All the Harlem storylines wonderously weave in and out with Sol’s past coming to haunt him.  He’s purposely put himself where he feels in the lowest of the lows and can hide from the world.  The man has people who care that surround him, but he spends his time beating himself up over survivor’s guilt.  He’s got a woman who fancies dating him, an employee who looks up to him and sees him as a mentor, and he’s also got his wife’s sister’s family with a niece and a nephew.  But none of this matters, just a countdown to the day he finally passes on from this Earth.  Sol is even ashamed or disheartened by any bit of his past as we find when someone calls him “professor”.  We discover his ways through many suspenseful scenes where Sol just stands his ground against a lot of possibly dangerous characters giving pressuring him.

Sidney Lumet’s The Pawnbroker was a landmark film in American cinema.  And within a just a few moments of watching it, you can immediately tell it stands the test of time.  Its storytelling methods and such feel very ahead of its time and feels very fresh and distinct compared to a lot of American films of its time period.  Rod Steiger gives one of his career best performances, in a role he just sinks into and builds a remarkable depth through script and acting.  For a lesson on character, history and just plain filmmaking, The Pawnbroker should be seen by all.  Its a marvelous film.

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Encoding: MPEG-4 AVC

Resolution: 1080p

Aspect Ratio: 1:85.1

Clarity/Detail:  This is quite an impressive transfer.  Detail is very high and the image is pretty sharp.  There’s a fine, lovely, layer of grain present.  From sweat beads on skin to the fabric of clothing, things are very clean and lifelike.  Even the strands up loose hairs on Steiger’s comb-over show up clear as day.  I honestly kept thinking back to when I reviewed Nebraska and feeling like this picture quality is not very far off from that.  It almost could pass for a more modern film than it is.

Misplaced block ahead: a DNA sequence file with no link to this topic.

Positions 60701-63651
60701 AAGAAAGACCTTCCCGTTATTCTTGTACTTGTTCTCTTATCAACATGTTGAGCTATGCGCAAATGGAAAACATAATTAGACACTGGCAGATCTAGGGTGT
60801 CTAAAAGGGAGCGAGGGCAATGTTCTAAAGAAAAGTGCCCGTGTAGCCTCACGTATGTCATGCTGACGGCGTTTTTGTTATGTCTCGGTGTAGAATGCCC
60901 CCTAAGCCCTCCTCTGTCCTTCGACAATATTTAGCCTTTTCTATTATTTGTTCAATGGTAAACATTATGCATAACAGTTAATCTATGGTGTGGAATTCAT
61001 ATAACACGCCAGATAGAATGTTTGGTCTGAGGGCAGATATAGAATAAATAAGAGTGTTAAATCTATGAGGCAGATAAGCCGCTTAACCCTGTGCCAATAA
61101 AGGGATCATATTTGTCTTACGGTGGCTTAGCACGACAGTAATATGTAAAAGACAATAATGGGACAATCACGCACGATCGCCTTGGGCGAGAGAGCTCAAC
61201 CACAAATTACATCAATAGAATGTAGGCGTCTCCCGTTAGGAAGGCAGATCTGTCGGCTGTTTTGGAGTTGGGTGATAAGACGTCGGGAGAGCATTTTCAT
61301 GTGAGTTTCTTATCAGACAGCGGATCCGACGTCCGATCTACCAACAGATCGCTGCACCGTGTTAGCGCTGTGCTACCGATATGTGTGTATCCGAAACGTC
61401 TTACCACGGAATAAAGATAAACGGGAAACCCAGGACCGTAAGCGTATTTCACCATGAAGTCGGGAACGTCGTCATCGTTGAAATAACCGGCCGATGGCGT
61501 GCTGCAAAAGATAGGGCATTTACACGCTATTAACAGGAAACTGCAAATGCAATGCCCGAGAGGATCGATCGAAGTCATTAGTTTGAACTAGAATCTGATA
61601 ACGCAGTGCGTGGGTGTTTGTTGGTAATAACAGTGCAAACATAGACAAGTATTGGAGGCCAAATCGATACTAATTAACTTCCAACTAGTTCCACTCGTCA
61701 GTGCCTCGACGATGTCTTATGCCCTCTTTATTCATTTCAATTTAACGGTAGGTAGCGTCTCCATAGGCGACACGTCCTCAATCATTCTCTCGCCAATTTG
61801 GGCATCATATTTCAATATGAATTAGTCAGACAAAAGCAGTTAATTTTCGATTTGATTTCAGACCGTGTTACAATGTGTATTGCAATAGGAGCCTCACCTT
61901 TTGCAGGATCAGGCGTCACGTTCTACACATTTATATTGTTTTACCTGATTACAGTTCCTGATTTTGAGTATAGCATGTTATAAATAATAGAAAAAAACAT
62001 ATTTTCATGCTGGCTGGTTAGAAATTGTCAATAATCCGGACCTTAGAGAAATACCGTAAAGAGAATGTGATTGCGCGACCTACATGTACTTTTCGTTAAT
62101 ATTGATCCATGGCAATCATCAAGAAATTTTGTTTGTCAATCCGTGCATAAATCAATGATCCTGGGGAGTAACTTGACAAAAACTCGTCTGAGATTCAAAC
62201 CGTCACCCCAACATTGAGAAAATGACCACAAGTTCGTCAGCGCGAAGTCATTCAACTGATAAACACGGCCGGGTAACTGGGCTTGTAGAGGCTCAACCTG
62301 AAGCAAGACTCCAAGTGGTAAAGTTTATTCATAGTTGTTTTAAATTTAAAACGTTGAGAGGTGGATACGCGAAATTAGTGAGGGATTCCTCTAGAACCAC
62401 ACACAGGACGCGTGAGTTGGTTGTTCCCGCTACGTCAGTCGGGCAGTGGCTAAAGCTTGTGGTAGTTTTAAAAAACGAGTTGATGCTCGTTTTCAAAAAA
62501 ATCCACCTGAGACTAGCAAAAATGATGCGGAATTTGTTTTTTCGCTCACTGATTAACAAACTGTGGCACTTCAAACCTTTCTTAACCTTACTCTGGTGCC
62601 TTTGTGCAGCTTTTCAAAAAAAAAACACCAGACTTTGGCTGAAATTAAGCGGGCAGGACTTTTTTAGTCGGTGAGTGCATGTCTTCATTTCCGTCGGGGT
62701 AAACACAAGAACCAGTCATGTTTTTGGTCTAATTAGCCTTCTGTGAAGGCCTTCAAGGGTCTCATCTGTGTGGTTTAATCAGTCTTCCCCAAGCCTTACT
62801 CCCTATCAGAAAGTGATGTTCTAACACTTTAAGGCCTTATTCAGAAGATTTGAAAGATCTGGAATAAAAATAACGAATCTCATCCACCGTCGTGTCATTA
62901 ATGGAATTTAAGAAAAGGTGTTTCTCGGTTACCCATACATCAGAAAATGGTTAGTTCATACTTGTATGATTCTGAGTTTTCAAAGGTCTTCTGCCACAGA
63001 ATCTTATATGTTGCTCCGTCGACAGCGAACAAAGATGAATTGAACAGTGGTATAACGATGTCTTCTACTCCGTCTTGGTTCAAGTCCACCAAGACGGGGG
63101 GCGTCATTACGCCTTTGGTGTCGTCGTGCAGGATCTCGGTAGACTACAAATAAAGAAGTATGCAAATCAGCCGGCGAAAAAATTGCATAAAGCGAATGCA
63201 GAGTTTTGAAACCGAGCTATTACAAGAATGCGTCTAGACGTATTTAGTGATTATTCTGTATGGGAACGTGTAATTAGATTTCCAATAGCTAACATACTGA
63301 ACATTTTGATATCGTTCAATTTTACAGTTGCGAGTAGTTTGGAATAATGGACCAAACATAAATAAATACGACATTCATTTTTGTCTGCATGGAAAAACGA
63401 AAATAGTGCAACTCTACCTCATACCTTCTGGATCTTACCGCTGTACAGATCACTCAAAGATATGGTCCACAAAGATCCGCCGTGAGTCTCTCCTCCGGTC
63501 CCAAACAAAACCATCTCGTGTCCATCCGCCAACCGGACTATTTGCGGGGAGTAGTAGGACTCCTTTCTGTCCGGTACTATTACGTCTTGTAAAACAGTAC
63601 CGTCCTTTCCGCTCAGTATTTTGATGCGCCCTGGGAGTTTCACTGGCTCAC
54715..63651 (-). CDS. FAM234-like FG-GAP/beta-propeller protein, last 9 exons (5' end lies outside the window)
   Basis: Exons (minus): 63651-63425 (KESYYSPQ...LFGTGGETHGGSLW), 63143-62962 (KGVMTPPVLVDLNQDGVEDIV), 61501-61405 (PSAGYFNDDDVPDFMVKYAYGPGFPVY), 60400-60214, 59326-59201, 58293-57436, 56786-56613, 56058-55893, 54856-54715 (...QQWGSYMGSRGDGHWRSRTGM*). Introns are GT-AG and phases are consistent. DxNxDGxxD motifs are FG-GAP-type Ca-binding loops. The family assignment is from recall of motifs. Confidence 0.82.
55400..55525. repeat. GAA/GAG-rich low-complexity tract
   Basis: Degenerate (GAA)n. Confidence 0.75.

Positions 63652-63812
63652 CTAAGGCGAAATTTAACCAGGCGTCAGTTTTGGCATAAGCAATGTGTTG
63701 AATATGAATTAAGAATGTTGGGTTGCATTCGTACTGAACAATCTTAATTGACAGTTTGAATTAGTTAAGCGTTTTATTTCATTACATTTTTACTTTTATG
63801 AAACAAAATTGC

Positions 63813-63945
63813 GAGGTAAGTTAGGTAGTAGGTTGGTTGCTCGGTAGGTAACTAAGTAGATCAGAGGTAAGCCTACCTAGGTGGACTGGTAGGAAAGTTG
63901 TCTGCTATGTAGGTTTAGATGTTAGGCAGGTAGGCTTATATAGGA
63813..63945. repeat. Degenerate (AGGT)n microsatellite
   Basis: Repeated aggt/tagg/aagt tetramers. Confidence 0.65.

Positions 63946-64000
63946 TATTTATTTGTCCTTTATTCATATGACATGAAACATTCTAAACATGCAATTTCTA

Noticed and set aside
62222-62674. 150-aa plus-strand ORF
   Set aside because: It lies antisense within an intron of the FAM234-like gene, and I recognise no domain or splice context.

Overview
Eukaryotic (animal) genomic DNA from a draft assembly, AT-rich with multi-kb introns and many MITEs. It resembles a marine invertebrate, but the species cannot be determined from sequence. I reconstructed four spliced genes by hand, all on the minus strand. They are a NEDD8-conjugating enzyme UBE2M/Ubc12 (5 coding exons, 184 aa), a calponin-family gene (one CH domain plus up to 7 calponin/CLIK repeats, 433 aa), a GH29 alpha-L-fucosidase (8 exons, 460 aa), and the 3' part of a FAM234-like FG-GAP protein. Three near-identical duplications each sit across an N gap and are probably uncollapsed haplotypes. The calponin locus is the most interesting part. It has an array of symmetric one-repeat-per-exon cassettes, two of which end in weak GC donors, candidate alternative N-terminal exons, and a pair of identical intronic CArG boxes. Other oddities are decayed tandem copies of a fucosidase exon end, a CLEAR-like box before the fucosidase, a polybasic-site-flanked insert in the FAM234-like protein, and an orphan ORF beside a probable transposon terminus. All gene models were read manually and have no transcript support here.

Depth: A nice range of depth is on full display as we have many close ups and distinctly framed shots.  There’s a scene on an apartment balcony that shows a great 3 dimensional distance between characters in the foreground and the background.  Another great example comes on a subway car when the door opens and you get a real sense of distance.

Black Levels:  At times the film gets really dark and does hide some detail.  In the pawn shop, some angles end up losing detail.

Color Reproduction: N/A

Flesh Tones: N/A

Noise/Artifacts: This print has a light layer of grain and some minor specs present at times.

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Audio Format(s): English 1.0 DTS-HD MA

Subtitles: N/A

Dynamics: This is a nicely restored track that is clean and crisp.  There is a distinct distance in loudness relevant to distance.  Also effects, score and dialogue is all notably at separate volumes from one another.

Low Frequency Extension: N/A

Surround Sound Presentation: N/A

Dialogue Reproduction: Dialogue is pretty perfect.  Even when it gets loud (which some of these older mono tracks have issues with) it remains relative distortion-free.

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Bummer, I actually wanted some extras on this one.  None present.

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I think The Pawnbroker and the restoration work done on this release are strong enough to warrant a recommendation on this one.  Film lovers and creators would do good by having this one in the collection to study and learn from.  Its a film that is elevated to another level by way of its performer and storytelling behind the camera.  It holds up perfectly by many of today’s standards and its photography is enough to keep this thing going for even the biggest of vintage cinema detractors.  And if you’re a Sidney Lumet fan, you pretty much already had this one bought once it was announce.  Olive Films has really done a great job with this transfer, which you can tell they really seemed to care about.  Pick it up!



Brandon is the host, producer, writer and editor of The Brandon Peters Show (thebrandonpetersshow.com) on the Creative Zombie Studios Network. At Why So Blu he is a Writer/Reviewer. Brandon is a lifelong obsessive film nerd. As eager to educate in the world of film as I am to learn. An avid lover of horror, schlock and trash. You can also find older essays on his blog Naptown Nerd (naptownnerd.blogspot.com).